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Neuroscience. 1999;92(3):791-805.

Cortical areas abundant in extracellular matrix chondroitin sulphate proteoglycans are less affected by cytoskeletal changes in Alzheimer's disease.

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Paul Flechsig Institute for Brain Research, Department of Neurochemistry, University of Leipzig, Germany.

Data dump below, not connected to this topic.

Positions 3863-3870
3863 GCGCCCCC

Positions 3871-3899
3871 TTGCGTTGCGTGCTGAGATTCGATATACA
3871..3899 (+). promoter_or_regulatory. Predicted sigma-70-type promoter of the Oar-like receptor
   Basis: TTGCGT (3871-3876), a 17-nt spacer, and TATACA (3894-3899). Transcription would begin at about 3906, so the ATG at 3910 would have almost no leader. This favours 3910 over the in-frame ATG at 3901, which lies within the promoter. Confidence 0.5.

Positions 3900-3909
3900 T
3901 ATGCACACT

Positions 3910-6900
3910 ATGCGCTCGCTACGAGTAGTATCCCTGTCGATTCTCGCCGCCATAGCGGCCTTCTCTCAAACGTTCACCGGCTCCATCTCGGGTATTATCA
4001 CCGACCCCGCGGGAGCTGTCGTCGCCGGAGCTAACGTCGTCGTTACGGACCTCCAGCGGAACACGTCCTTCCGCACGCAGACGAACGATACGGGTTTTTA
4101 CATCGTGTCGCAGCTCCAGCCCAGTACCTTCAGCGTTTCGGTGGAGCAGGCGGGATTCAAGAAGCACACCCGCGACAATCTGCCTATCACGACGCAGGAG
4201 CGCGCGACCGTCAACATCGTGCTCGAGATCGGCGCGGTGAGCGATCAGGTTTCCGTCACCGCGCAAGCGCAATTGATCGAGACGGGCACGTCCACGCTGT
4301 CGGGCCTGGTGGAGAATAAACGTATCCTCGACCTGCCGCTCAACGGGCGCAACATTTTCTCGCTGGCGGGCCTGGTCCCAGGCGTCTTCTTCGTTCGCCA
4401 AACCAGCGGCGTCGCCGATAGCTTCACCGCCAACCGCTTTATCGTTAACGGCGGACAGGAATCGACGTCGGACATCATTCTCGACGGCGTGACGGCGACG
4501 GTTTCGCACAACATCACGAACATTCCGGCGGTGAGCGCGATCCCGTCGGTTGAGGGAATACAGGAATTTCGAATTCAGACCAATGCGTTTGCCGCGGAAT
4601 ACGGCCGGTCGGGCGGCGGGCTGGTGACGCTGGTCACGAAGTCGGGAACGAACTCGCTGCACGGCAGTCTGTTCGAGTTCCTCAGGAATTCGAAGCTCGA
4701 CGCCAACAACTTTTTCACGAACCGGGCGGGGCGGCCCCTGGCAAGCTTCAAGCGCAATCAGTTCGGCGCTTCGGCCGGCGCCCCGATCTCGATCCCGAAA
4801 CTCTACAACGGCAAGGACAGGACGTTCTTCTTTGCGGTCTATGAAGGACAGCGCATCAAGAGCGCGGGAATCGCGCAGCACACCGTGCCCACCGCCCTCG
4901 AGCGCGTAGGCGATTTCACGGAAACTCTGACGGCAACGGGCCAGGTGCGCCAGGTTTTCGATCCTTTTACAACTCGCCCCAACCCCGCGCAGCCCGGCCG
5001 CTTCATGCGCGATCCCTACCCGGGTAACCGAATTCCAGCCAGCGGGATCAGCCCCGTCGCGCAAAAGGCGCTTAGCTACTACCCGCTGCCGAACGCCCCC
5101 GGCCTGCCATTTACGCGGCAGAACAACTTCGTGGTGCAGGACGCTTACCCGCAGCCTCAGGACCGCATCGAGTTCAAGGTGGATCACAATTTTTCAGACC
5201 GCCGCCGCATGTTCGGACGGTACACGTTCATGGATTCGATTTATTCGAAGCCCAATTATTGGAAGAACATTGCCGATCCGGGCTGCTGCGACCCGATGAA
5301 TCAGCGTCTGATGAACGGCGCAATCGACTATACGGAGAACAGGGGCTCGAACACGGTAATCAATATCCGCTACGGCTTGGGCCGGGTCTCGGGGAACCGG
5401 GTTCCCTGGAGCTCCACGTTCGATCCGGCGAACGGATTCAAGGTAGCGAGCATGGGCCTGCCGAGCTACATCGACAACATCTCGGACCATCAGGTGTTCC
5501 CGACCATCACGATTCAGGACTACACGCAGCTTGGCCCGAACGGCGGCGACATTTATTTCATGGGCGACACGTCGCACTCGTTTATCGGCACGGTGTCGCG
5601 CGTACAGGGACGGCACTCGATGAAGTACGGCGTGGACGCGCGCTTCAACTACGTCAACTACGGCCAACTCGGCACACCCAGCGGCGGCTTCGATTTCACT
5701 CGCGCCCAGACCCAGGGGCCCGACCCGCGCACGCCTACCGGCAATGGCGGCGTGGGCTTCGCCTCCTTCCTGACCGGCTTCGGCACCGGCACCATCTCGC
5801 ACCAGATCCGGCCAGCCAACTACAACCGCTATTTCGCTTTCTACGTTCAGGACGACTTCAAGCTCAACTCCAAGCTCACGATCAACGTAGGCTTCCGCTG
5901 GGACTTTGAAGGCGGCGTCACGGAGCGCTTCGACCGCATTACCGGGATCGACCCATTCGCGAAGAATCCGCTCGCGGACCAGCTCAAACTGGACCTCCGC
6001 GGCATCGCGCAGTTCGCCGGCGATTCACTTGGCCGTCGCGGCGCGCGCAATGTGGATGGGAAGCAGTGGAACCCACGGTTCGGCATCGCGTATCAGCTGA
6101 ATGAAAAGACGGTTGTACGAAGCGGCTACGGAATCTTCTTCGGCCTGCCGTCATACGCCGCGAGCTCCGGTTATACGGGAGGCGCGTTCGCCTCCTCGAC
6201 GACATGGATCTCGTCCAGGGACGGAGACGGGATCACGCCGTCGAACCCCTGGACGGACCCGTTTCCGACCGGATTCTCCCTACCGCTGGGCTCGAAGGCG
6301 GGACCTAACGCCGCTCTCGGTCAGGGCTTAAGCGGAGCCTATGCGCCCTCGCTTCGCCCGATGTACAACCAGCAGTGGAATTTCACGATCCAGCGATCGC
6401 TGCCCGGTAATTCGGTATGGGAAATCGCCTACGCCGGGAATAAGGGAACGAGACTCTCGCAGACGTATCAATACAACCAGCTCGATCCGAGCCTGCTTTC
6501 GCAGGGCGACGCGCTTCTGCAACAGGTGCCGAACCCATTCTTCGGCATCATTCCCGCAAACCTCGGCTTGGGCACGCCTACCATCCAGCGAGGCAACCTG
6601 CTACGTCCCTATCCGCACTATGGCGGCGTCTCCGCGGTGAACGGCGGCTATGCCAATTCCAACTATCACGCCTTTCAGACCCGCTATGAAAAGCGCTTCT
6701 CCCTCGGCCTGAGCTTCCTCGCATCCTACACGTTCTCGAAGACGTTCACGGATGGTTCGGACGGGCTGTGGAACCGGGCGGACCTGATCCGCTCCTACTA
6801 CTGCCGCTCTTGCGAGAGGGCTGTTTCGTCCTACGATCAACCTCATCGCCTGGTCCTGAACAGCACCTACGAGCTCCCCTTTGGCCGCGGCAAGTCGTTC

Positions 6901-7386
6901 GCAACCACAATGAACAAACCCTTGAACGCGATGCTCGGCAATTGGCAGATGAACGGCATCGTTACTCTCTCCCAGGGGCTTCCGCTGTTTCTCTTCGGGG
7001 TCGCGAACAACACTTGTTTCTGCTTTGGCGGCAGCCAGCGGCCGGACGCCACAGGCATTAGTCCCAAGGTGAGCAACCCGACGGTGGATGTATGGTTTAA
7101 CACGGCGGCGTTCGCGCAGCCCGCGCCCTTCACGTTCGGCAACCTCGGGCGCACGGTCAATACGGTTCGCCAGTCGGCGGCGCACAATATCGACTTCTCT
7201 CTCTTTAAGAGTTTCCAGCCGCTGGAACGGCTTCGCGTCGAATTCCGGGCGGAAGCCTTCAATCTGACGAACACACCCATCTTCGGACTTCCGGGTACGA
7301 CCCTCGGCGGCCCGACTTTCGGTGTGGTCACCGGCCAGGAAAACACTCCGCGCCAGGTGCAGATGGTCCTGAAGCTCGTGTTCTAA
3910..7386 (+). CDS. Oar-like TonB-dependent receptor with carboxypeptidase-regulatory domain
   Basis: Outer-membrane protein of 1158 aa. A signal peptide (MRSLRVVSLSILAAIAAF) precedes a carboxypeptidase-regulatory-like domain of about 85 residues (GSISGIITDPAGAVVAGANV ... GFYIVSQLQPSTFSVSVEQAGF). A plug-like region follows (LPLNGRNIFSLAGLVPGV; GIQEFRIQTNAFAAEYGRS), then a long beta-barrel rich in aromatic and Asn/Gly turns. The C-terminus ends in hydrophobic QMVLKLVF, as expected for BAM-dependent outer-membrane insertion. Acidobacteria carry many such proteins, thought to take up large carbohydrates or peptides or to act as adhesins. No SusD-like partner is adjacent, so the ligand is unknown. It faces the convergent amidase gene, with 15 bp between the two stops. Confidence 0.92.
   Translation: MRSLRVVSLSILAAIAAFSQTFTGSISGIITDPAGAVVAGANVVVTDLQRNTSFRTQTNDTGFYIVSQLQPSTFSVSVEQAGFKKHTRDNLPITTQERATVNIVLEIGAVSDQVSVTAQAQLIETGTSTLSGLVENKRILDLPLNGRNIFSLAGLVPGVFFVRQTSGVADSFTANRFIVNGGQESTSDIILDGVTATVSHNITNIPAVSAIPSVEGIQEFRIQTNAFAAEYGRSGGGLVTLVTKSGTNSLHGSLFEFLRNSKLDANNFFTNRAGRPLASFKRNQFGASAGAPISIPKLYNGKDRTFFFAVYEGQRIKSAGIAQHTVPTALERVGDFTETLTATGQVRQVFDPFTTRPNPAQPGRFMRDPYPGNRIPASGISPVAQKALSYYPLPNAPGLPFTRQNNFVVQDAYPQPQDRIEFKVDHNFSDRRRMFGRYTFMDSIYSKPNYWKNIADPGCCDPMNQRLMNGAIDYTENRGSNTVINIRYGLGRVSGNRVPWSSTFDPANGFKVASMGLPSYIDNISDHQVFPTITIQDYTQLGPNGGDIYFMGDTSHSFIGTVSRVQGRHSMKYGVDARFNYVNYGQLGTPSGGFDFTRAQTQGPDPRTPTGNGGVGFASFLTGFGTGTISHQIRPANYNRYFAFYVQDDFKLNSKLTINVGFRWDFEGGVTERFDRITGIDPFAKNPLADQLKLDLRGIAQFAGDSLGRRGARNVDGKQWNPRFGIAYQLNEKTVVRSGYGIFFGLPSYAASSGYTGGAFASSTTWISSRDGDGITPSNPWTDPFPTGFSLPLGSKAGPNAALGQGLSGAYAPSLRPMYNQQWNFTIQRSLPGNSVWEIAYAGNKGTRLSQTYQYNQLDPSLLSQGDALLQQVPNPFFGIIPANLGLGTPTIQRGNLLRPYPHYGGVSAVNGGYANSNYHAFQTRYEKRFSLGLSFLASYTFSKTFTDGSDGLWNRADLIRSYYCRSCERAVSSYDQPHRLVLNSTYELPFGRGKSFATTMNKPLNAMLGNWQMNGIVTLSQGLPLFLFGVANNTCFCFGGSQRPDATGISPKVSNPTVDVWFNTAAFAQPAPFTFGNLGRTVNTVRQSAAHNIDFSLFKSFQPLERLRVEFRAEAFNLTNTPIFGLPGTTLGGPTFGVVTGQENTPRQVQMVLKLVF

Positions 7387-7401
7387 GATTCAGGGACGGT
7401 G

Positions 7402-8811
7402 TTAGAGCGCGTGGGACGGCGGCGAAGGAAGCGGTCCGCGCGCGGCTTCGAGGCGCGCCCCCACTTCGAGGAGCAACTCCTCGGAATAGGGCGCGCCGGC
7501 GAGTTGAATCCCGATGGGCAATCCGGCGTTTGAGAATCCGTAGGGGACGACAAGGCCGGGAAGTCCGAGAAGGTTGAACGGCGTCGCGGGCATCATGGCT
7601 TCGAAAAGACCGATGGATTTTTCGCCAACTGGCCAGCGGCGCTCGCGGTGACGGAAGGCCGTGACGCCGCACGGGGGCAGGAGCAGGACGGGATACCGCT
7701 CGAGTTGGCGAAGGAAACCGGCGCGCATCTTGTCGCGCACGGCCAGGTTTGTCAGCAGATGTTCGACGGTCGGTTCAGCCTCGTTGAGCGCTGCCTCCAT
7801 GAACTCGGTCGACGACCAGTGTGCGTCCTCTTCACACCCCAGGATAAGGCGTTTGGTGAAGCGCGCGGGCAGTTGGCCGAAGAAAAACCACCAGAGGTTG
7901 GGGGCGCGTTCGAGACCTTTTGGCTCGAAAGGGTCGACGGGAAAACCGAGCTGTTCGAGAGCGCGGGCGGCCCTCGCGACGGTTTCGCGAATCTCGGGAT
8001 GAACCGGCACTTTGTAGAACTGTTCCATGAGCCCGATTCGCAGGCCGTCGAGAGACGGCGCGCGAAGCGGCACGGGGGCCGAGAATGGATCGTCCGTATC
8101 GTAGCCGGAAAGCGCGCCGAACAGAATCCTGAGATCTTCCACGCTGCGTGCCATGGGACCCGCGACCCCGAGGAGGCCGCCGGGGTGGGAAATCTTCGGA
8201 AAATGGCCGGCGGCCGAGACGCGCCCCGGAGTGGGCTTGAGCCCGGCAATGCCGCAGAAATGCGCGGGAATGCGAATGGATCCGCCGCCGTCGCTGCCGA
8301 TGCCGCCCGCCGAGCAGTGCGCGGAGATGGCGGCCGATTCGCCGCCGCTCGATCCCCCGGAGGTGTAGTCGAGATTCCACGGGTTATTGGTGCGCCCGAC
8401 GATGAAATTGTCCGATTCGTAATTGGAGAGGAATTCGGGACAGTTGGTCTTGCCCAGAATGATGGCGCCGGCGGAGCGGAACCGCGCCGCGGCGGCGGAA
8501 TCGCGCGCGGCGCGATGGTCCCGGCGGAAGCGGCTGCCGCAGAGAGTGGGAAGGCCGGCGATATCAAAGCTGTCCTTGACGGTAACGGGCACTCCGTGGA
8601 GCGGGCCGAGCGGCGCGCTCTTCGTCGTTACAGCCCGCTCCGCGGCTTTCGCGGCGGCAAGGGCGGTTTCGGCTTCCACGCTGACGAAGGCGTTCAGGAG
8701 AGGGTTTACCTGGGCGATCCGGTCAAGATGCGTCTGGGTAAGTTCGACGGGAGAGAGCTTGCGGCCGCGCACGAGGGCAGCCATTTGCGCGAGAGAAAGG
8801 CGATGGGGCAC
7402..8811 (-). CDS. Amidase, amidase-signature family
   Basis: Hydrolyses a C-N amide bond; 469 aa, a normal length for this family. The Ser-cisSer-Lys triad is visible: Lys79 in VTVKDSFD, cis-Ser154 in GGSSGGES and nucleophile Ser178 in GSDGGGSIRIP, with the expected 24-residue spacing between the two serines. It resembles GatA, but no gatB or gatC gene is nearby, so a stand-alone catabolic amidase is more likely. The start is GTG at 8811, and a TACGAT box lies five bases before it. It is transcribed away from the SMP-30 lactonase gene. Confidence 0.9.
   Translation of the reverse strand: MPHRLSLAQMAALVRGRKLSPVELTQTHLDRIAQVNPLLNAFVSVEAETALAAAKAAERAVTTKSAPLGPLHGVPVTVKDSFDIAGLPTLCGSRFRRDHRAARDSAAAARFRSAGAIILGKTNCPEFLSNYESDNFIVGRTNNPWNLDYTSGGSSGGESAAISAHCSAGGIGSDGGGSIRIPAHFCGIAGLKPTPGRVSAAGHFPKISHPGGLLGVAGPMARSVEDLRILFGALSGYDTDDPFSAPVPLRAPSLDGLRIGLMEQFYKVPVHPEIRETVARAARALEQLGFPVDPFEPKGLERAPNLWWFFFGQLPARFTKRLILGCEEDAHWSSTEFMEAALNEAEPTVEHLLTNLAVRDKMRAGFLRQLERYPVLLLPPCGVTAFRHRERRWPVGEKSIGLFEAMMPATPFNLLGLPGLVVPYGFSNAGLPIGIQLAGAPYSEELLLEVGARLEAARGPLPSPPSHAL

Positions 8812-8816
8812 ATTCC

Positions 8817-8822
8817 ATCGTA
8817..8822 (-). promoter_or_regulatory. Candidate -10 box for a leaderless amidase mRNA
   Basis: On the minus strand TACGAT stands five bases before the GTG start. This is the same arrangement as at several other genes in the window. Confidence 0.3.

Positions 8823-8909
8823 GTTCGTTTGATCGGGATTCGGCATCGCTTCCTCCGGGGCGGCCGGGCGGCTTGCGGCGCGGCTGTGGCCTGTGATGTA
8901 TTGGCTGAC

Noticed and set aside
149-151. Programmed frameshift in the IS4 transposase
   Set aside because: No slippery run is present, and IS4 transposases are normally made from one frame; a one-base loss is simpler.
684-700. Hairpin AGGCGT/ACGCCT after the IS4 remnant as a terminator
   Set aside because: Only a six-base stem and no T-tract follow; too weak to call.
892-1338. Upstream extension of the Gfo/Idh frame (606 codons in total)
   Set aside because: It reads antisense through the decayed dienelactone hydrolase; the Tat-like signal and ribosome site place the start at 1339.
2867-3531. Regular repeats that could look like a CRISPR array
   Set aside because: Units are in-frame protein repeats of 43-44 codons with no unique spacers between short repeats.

In the human brain, the distribution of perineuronal nets occurring as lattice-like neuronal coatings of extracellular matrix proteoglycans ensheathing several types of non-pyramidal neurons and subpopulations of pyramidal cells in the cerebral cortex is largely unknown. Since proteoglycans are presumably involved in the pathogenesis of Alzheimer's disease, we analysed the distribution pattern of extracellular chondroitin sulphate proteoglycans in cortical areas, including primary motor, primary auditory and several prefrontal and temporal association areas, in normal human brains and in those showing neuropathological criteria of Alzheimer's disease. In both groups, neurons with perineuronal nets were most numerous in the primary motor cortex (approximately 10% in Brodmann's area 4) and in the primary auditory cortex as a representative of the primary sensory areas. Their number was lower in secondary and higher order association areas. Net-associated pyramidal cells occurred predominantly in layers III and V in motor areas, as well as throughout lower parts of layer III in the primary auditory cortex and neocortical association areas. In the entorhinal cortex, net-associated pyramidal cells were extremely rare. In brains showing hallmarks of Alzheimer's disease, the characteristic patterns of hyperphosphorylated tau protein, stained with the AT8 antibody, largely excluded the zones abundant in perineuronal nets and neuropil-associated chondroitin sulphate proteoglycans. As shown in double-stained sections, pyramidal and non-pyramidal neurons ensheathed by perineuronal nets were virtually unaffected by the formation of neurofibrillary tangles even in severely damaged regions. The distribution patterns of amyloid B deposits overlapped but showed no congruence with that of the extracellular chondroitin sulphate proteoglycans. It can be concluded that low susceptibility of neurons and cortical areas to neurofibrillary changes corresponds with high proportions of aggregating chondroitin sulphate proteoglycans in the neuronal microenvironment.

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